I'll admit that fears on the core CPI did influence yesterday's selloff, but it was already going to be a down day. The bad news only made a bad situation worse. Even oil was down, although it is up today. I subcribe to the view that markets this year will be down in the first half, but will rise high during the second half.

Oil was down because, as people say, demand is also down from the high costs. But Energy analyst Victor Shum of Purvin & Gertz in Singapore said it remained too early to tell if demand had indeed been significantly hurt by high oil prices, which are still about 40 percent higher than a year ago. The fluctuating price of energy (oil) is determined by those commodity traders who buy and sell oil all day long. The words "Iran" and "nuclear" were mentioned in the same sentence, and traders began buying it all up in speculation. Now, we all pay the price for media hype. There is no standoff, there is no invasion, and the selloff (profit taking) begins. It sickens me how we must pay for speculation, not facts. The FUTURE price of oil is up, so the refineries raise their CURRENT prices in anticipation. Perfectly legal, and we pay for other goods this way, whether it's gasoline or a can of beans on the shelf.

Last Friday, there was a pipeline explosion in Nigeria, a country fraught with insurgents who have been attacking oil facilities. Did the price of oil shoot up in an orgy of speculative fear-mongering? No. The excuse? The explosion was caused by "vandals" attempting to steal oil, not "militants" attempting to disrupt supply. The supply was still broken, but the source will affect the price of oil? Our prices were affected when they blew up part of an offshore platform, taking out 20% of Nigeria's capacity, it supplies about 20% of US oil imports.

Wednesday, May 17, 2006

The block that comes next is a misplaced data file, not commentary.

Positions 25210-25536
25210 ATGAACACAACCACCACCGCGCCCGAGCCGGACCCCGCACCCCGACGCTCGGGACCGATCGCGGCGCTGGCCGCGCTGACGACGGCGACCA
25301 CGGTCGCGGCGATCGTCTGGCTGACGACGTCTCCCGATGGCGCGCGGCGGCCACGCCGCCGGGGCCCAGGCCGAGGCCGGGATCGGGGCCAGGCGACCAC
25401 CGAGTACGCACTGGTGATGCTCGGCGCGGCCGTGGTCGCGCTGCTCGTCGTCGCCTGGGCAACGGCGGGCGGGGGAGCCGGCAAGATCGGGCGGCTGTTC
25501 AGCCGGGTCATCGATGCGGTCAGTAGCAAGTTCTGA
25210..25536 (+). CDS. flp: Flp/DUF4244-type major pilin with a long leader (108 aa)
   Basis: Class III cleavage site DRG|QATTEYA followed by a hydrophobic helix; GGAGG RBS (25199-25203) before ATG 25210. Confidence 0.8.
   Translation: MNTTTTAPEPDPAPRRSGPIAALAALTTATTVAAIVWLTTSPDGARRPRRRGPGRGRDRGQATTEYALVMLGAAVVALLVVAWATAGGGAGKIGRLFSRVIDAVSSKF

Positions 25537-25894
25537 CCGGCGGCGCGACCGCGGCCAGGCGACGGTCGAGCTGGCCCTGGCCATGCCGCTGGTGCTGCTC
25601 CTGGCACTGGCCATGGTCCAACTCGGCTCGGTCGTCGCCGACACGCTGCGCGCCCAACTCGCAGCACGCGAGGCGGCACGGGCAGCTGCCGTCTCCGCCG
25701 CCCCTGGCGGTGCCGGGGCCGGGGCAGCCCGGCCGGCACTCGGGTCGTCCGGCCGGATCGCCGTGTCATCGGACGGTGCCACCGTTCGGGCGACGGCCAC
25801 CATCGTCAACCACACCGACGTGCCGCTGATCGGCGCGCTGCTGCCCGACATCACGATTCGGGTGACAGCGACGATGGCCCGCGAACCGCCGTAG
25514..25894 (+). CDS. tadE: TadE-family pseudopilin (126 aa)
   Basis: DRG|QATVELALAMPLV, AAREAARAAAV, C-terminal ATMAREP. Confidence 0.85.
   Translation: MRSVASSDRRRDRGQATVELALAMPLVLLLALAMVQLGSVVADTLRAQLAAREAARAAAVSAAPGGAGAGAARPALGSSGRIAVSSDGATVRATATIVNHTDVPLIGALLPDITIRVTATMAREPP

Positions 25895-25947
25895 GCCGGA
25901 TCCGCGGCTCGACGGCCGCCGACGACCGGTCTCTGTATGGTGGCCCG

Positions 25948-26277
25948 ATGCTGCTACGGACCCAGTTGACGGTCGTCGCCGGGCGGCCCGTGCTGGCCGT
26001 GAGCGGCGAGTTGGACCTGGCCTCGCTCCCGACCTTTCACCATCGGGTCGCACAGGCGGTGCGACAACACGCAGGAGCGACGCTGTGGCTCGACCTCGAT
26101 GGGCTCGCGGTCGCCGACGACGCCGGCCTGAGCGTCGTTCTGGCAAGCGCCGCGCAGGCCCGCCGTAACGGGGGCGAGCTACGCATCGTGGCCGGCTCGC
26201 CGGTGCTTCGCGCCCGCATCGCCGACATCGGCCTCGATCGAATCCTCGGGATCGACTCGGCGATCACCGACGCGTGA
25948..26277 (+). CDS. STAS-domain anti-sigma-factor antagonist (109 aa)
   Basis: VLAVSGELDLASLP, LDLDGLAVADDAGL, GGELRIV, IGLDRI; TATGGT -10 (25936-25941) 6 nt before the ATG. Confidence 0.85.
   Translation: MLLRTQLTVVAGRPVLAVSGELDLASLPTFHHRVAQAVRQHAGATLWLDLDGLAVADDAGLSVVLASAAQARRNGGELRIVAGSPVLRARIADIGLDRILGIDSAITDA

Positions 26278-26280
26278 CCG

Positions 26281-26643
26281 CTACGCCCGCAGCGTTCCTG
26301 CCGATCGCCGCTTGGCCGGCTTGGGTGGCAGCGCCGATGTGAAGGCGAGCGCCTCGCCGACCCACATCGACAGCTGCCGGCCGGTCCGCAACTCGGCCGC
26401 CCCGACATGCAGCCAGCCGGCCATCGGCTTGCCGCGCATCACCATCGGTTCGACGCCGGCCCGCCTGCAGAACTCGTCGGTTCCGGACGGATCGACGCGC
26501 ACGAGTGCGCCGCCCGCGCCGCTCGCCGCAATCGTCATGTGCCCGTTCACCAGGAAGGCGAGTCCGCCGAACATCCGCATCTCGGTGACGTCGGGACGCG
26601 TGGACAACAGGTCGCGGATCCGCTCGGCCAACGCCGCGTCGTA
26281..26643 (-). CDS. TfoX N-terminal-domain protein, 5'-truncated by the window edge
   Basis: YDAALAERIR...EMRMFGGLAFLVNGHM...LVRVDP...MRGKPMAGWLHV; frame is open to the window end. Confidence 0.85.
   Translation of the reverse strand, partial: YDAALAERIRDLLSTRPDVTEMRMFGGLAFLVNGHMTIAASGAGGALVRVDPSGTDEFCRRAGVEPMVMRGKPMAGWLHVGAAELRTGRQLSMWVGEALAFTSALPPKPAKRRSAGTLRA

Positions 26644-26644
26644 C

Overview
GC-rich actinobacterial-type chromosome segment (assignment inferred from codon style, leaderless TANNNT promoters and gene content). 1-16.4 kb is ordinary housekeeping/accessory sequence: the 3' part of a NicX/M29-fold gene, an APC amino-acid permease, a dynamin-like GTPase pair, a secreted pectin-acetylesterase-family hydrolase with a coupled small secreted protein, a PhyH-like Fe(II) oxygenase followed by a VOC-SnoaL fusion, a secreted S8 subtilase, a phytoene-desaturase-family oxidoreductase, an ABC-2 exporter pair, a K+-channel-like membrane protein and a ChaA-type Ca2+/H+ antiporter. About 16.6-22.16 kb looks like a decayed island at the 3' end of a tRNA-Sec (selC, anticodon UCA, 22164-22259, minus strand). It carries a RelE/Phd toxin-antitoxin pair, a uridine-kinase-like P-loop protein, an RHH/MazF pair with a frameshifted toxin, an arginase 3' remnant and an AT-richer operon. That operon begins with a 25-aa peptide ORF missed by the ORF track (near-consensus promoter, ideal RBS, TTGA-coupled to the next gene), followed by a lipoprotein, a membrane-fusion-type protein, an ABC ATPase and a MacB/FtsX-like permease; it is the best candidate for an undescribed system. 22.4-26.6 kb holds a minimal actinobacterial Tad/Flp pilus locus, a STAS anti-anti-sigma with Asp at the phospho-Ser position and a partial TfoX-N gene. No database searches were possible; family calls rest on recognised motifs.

More Excuses for the Bears

Today is about the 4th day in a row that the markets have been dropping. This time, the blame was placed on the Core CPI (inflation measured without food & energy prices) report that was released today. It said that core CPI was up 0.6% last month (it was up 0.4% last month). Therefore, investors had an excuse to be bearish today. Today? What about the past 5 trading days?

Today's excuse is the media looking for a reason to explain the situation, but it's a short-term explanation for a long-term view. Stocks have been falling since the day after the Fed released it's latest rate increase last week! AND has anyone noticed that the commodities are also falling, including gold? Today, I finally heard someone say that the money is flowing into bonds, but that wasn't the case before today. Hmmmm....

Speaking of the Fed, Chairman Ben Bernanke made a speech today saying that the government should stay OUT of hedge fund regulation. HOO-RAH Ben! Score one for the free-market capitalists against "creeping socialism" and beaurocracy! By the way, the Federal Reserve Bank is NOT a government entity. Ben Bernanke does explain and discuss the situation with the President of the United States, but he doesn't report to him.

However, the Fed is not a friend of Wall Street. Every talking head on Wall Street has been griping about the Fed's rate increases (9 in a row, now) and how it is stifling the economy. Today, I heard them say that it may be too late to save the economy after this last increase. Is THIS the sentiment that caused the Down-200 day?

While the markets have been falling, the dollar has been rising against the Yen and the Euro. My guess is this is because people are cashing out of overpriced stocks and holding cash and US bonds. I bet foreign investment may have a play, too. They might see prices falling and could be converting their currency to dollars to buy up more American opportunities.